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“It’s probably anticlimactic,” says a political consultant with ties to the Bush administration. “Ken is probably the only guy right now, other than Rove, who could take this on down the road.” Mehlman probably will stay on with the administration until the presidential campaign season really kicks in.
Mehlman directed much of the Bush 2000 political grassroots operations around the country. When Bush blew away the competition in the Iowa caucuses, Mehlman was credited with doing much of that heavy lifting, and later served as Bush’s national field director in the fall campaign. “He’s going to have to get that same grassroots network up an running again in 2004,” says the consultant. “But he’s got the background to pull it all together, and it’s obvious Rove trusts him.”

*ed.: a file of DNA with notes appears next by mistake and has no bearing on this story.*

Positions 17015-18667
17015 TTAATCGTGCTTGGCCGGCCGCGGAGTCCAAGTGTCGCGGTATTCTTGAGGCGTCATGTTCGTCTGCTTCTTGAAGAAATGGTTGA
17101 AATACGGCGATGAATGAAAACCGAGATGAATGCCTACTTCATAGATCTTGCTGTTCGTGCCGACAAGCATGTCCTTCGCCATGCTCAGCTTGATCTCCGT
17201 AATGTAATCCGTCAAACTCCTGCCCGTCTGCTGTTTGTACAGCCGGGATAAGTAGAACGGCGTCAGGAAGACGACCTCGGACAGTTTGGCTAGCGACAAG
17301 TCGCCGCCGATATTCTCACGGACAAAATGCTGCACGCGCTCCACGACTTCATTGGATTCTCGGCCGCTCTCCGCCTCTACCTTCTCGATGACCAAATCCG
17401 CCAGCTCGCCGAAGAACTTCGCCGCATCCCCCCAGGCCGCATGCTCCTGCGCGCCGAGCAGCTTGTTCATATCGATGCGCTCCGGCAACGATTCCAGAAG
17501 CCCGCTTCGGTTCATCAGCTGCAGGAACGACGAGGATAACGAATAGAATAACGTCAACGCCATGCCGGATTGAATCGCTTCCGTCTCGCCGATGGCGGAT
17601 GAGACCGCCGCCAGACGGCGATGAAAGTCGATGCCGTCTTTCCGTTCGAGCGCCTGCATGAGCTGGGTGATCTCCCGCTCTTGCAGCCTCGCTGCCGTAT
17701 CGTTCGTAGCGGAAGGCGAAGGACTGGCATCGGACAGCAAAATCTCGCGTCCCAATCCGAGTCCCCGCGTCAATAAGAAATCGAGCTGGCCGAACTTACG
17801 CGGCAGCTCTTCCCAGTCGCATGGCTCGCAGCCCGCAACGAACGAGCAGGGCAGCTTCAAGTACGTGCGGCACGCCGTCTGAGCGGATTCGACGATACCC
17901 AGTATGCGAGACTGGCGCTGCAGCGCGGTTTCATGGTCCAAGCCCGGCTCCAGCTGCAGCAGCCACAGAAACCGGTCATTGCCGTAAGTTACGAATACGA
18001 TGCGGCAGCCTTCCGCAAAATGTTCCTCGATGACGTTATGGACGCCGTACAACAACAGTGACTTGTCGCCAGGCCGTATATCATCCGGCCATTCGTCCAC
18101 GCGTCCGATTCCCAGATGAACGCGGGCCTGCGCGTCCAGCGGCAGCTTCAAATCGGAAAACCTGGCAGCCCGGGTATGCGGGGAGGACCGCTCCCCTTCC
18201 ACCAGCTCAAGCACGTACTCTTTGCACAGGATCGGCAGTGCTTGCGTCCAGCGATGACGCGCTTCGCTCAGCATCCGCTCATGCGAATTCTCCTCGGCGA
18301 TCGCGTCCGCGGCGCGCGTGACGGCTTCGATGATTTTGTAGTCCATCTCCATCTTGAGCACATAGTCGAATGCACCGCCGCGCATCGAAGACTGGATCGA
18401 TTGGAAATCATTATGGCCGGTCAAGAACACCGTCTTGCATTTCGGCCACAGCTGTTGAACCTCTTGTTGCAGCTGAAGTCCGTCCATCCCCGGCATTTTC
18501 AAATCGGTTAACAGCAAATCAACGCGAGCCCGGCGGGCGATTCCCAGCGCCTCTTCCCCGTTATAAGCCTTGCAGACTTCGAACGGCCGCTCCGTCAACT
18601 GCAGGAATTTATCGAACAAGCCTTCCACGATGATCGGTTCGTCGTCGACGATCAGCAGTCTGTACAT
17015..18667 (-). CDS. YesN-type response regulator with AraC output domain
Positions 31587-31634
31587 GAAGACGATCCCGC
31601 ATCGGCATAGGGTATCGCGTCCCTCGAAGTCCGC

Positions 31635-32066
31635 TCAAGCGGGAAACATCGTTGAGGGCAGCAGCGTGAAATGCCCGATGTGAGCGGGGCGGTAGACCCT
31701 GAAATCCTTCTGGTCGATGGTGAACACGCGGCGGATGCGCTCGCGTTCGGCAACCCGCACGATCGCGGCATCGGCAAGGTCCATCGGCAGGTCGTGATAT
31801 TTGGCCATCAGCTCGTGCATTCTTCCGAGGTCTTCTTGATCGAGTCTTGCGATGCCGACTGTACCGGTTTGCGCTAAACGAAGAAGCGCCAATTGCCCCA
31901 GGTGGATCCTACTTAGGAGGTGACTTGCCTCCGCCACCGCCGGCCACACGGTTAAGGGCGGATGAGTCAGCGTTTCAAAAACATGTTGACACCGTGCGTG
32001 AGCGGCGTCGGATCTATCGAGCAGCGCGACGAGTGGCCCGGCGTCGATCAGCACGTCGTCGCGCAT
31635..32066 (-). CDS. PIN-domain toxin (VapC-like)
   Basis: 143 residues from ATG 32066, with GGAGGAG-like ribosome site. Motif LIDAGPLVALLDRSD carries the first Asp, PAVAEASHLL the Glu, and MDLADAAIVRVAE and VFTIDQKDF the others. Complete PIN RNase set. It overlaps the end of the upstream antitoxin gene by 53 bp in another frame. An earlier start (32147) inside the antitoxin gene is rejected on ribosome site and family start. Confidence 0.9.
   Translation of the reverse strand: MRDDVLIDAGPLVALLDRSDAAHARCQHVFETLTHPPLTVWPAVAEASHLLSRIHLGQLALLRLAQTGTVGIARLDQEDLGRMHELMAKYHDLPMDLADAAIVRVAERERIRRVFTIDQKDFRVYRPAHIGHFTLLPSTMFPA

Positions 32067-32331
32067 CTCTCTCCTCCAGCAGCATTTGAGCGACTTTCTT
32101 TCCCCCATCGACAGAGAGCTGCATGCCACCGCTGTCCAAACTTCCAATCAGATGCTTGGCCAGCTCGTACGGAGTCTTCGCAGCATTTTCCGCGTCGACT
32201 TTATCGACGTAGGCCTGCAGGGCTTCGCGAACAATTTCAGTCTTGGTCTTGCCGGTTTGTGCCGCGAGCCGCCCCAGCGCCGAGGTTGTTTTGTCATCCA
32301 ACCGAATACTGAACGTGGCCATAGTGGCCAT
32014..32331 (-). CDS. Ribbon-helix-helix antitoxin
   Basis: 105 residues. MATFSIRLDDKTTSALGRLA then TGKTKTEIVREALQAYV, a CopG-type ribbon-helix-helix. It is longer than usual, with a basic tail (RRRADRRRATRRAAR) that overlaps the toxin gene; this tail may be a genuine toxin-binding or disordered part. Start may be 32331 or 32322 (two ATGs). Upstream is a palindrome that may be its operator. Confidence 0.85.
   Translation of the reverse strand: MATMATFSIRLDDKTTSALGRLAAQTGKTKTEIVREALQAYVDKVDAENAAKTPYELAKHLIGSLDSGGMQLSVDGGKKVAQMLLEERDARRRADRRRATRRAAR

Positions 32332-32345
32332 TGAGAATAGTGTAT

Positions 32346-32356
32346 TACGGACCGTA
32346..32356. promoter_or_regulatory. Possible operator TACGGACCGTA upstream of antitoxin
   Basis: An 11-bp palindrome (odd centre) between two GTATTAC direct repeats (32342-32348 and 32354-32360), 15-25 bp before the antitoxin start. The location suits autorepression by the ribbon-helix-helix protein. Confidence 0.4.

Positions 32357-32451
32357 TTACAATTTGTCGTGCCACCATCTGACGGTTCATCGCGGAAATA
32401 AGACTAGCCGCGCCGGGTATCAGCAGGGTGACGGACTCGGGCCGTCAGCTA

If there are any questions about Mehlman, they have to center on this White House’s ability to rally broadbased public support for administration legislative initiatives. That task has fallen largely to Mehlman and his team, and to date, their success has been mixed. They get high marks for building grassroots support for the initial Bush economic stimulus and tax cut package, but have had difficulties selling the Department of Homeland Security across the country, let alone on Capitol Hill. What’s more, they’ve failed to win attention for what’s been a pretty good summer of legislative successes, highlighted by the passage of “fast track” trade authority.
Criticism aside, Mehlman is in the best position to take the reins of the campaign. Joe Allbaugh, now head of the Federal Emergency Management Agency, managed the 2000 campaign and isn’t expected back. And it isn’t like Mehlman won’t have help. White House sources say Rove will most likely return in his capacity as chief strategist, along with longtime Bush confidante Karen Hughes.
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